A recent survey has found that one in four doctors in the NHS feel fatigue directly affects their ability to treat patients. This is the first survey of its kind focusing on the impact of sleep deprivation on medical professionals during the coronavirus pandemic.
The growing workloads, longer hours and extensive staff shortages mean they are facing extreme tiredness, memory problems and difficulty concentrating throughout their shift. This is according to a report by the Medical Defence Union (MDU), which provides legal support to nearly 200,00 medical and healthcare workers.
The survey in question included more the 500 doctors from across the United Kingdom and was carried out over the past few months. It also uncovered nearly 40 near misses as a result of medic exhaustion. There were at least seven cases in which patients were harmed.
Even though there are signs that the Omicron wave may be ebbing away, many doctors admit that the consistent pressure they have been under for the past 22 months they have been fighting the pandemic has taken a toll on their skills and abilities to make even the most straight forward of decisions. Medics admitted that for the first time, they felt that exhaustion and sleep deprivation were taking a serious toll on themselves and patients.
The survey revealed that sleeping patterns had worsened almost six in 10 doctors (59%) over the course of the pandemic. Doctors feeling that their ability to treat patients was impaired at more than a quarter (26%). Of those doctors, one in six (18%) said a patient was harmed, or a near-miss occurred as a result.
One doctor described how patient needs were missed or forgotten, with one prescription of penicillin leading to a patient collapsing from an allergic reaction. The doctor responsible blamed the incident on a “perfect storm” of “chronic fatigue” and “an unmanageable workload”. Another doctor indicated that the ongoing widespread staff shortages meant “mistakes are more frequent by the end of the day”.
Dr Matthew Lee, the Chief Executive of MDU told The Guardian –
“Doctors and their healthcare colleagues are running on empty,”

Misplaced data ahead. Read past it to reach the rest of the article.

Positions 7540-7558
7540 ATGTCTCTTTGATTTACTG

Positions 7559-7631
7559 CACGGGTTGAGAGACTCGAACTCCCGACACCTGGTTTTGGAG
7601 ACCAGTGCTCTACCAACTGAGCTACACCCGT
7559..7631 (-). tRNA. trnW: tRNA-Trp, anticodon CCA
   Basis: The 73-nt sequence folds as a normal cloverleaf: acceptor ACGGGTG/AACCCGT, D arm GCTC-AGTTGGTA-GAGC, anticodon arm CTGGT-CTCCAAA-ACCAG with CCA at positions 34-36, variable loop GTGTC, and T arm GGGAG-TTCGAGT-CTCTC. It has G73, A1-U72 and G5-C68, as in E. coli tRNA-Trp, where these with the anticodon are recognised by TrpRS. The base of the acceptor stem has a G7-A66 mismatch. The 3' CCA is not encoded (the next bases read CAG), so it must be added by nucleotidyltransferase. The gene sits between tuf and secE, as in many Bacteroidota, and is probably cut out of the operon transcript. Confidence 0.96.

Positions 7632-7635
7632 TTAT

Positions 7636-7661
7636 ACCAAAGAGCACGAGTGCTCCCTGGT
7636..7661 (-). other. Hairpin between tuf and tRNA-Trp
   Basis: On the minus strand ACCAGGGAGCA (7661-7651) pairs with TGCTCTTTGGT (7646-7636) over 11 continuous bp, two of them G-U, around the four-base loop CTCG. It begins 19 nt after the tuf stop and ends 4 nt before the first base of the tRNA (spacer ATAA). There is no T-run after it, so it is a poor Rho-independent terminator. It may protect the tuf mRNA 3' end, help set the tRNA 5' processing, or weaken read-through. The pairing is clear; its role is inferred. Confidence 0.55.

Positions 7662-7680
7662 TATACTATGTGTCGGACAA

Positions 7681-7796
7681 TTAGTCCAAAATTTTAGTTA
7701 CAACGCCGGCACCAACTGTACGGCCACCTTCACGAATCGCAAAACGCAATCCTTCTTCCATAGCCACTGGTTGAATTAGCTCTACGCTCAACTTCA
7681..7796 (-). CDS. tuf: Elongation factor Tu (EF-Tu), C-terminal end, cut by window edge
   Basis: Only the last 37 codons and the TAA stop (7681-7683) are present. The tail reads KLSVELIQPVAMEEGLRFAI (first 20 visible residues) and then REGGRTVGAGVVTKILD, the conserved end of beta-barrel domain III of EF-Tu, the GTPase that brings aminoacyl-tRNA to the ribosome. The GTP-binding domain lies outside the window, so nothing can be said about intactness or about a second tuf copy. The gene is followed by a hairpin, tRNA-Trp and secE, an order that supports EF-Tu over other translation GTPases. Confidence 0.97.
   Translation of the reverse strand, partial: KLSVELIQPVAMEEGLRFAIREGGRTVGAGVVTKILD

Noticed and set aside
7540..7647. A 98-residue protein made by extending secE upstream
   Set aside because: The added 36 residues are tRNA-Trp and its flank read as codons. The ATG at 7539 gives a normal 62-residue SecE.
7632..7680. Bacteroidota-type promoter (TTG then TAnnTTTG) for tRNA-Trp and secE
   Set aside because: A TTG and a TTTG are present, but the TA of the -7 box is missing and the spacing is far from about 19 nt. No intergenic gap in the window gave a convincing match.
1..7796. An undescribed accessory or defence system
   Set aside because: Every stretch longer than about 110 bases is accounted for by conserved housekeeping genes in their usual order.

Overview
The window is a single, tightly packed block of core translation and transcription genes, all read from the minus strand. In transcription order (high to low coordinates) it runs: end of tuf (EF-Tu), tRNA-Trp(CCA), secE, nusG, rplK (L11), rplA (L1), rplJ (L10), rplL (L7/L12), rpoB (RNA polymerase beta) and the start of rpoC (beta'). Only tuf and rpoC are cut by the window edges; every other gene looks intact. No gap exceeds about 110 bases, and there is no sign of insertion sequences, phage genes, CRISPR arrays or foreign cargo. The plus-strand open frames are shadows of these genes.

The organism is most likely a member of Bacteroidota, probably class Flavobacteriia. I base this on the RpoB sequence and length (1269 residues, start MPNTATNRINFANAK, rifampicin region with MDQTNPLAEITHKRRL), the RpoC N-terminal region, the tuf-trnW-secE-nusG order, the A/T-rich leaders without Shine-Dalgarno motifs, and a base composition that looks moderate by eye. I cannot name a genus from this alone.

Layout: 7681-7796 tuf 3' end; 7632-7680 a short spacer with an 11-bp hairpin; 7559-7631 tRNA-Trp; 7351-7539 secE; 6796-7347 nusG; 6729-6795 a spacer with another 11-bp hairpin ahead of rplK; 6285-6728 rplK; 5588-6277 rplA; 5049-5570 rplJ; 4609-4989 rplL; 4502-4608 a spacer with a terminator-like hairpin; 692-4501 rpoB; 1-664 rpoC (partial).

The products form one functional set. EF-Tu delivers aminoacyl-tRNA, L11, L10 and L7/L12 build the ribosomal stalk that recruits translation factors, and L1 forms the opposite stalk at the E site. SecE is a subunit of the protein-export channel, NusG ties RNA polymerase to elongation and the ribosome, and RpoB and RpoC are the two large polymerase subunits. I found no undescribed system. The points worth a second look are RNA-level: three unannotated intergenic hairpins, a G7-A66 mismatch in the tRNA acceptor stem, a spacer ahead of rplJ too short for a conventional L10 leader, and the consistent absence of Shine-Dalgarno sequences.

“Our members have come through a period of immense pressure caused by the pandemic and it is affecting all aspects of their life, including sleep patterns.”
He added –
“Fatigue increased the risk of mistakes and harm to patients’ and doctors’ health,
“In our survey, side-effects doctors reported due to sleep deprivation included poor concentration (64%), decision-making difficulties (40%), mood swings, (37%) and mental health problems (30%).”
The survey conducted by the MDU combined the responses of 532 individuals, including junior doctors, doctors, specialists, GP’s and consultants. About one in 10 of these medics expressed that they felt sleep deprived whilst at work on a daily basis. Feeling sleep-deprived every week was reported at 28%, with more than 17% feeling that sleep deprivation affected their ability to care for patients.
Dr Michael Farquhar, who is a consultant in sleep medicine at Evelina London Children’s hospital, said that fatigue and exhaustion had been a concern for some time however the burdens as a result of the pandemic had “exacerbated” the problem to the point where the issue had become critical, leading to negatively impact staff wellbeing and patient safety.
He went on to say –
“Even before the pandemic hit, fatigue was a huge issue in an NHS which is acknowledged to have been under-resourced over the last decade,” he said.
“Dealing with the impact of Covid has exacerbated significant issues which already existed, with many healthcare professionals ‘running on fumes’.
“When doctors are sleep deprived they can lose insight, meaning they can persevere when doing the wrong thing. Clinicians are more likely to make errors in simple repetitive tasks, such as calculating medication, and our ability to process, retain and analyse information suffers, too, which means it can take longer to assess a patient’s symptoms and reach a diagnosis.
“Fatigue has been a major issue in the NHS for a long time … and with staff now further exhausted by two years of the pandemic, it is a critical issue for both staff wellbeing and patient safety.”
92% of the medical professionals surveyed worked more hours than they were rostered or contracted to do.
52% completing between 5 and 20 extra hours a week on average.
29% said they did not take any breaks during their working period.
Dr Matthew Lee said –
“Doctors should recognise when they need to take a break but equally, they need to be working in an adequately resourced environment in order to take one,”
“In our survey, three in 10 doctors got no breaks at all during the working day despite many working long shifts. In addition, 21% didn’t have anywhere to go such as a staff room, or quiet area, to take a break.”
The government is being urged by the MDU to do more in ensuring that adequate resources are reaching doctors in order for them to take regular breaks.
Lee added –
“Taking regular breaks is vital in the interests of doctors and their patients. Pressures on frontline healthcare workers are likely to get worse for doctors in the coming weeks. At a time of considerable staff absence in the NHS it is more important than ever that those staff who are fit to work are properly supported so they can care for patients safely.”